The work of Nobel Prize winning economist Elinor Ostrom[7]offers guidance for managing a commons. From widespread study of different commons, she identified a number of key features, including, clear communication, user defined rules, graduated sanctions where rules are broken and low cost dispute resolution processes.

In market based economies democratically agreed laws, regulation and taxes, alongside more informal social norms, are all used to address externalities and mediate the interests of the individual and society.

The relationship between the private and the social is a fine balance - the current ‘liberate’ protests in the US are a case in point. The balance varies between cultures, driven by history, environment and philosophy. This is highlighted by Julian Baggini in his review of different world philosophies[8] - from the eastern emphasis on the harmony of society to the western focus on individual liberty. He concluded that: “Values of autonomy, harmony, community and individuality all have a legitimacy but there is no way to live that allows us to maximise all of them. There is more than one way for humans to flourish and trade-offs are inevitable.”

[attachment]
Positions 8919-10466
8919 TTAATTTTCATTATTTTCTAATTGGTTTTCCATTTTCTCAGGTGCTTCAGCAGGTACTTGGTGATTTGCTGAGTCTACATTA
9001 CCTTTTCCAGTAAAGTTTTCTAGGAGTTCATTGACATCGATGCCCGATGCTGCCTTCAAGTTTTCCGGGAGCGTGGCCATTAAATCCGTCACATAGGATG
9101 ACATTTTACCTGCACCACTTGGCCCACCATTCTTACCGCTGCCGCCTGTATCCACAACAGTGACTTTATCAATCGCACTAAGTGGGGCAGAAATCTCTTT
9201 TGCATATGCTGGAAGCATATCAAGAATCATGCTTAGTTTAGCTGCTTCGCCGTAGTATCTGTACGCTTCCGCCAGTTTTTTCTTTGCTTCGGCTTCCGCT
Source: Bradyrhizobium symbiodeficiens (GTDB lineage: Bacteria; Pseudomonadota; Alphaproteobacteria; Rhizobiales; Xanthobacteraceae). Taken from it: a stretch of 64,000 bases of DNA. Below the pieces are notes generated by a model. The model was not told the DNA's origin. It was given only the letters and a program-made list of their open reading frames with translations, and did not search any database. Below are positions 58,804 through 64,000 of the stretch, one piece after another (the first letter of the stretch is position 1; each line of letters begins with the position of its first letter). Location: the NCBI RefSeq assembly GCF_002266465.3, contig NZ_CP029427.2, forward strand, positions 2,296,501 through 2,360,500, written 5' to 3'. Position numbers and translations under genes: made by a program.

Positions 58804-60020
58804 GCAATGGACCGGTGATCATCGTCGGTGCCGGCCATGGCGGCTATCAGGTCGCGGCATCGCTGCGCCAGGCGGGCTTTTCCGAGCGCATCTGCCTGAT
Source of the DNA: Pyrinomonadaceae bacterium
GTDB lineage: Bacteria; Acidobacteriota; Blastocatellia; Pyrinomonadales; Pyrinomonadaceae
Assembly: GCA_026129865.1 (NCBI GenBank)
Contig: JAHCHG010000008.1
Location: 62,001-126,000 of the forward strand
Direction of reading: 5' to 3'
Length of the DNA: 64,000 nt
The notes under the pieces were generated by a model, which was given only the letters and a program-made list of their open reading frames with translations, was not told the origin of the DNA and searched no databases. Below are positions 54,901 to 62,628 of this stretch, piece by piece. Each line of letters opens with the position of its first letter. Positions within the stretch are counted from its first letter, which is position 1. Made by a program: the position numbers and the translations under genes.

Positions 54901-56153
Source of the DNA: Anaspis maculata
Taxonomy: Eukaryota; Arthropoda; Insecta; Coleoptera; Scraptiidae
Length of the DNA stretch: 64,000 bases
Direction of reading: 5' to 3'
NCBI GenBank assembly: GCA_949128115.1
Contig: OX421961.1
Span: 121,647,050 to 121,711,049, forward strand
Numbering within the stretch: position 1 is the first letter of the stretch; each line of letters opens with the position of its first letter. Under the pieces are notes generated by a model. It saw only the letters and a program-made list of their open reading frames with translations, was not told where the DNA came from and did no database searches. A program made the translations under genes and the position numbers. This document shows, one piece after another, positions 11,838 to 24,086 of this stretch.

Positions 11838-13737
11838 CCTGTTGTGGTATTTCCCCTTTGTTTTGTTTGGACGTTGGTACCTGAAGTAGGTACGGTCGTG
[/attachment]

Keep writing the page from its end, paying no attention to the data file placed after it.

Managing these trade-offs requires cooperation and understanding, which is hard enough where there are shared values. At a global level it’s much harder, yet it is even more critical as we wrestle with issues like Covid-19 and the climate emergency. Although written almost 400 years ago ‘no man is an island’ has never seemed more apt, with perhaps the amendment of one word!

When multi-national co-operation works, as with the Montreal Accord on CFCs, it can be transformative. However, achievements of this scale are few and far between and hard to pull off, particularly when short term domestic political pressures bear down on decision makers.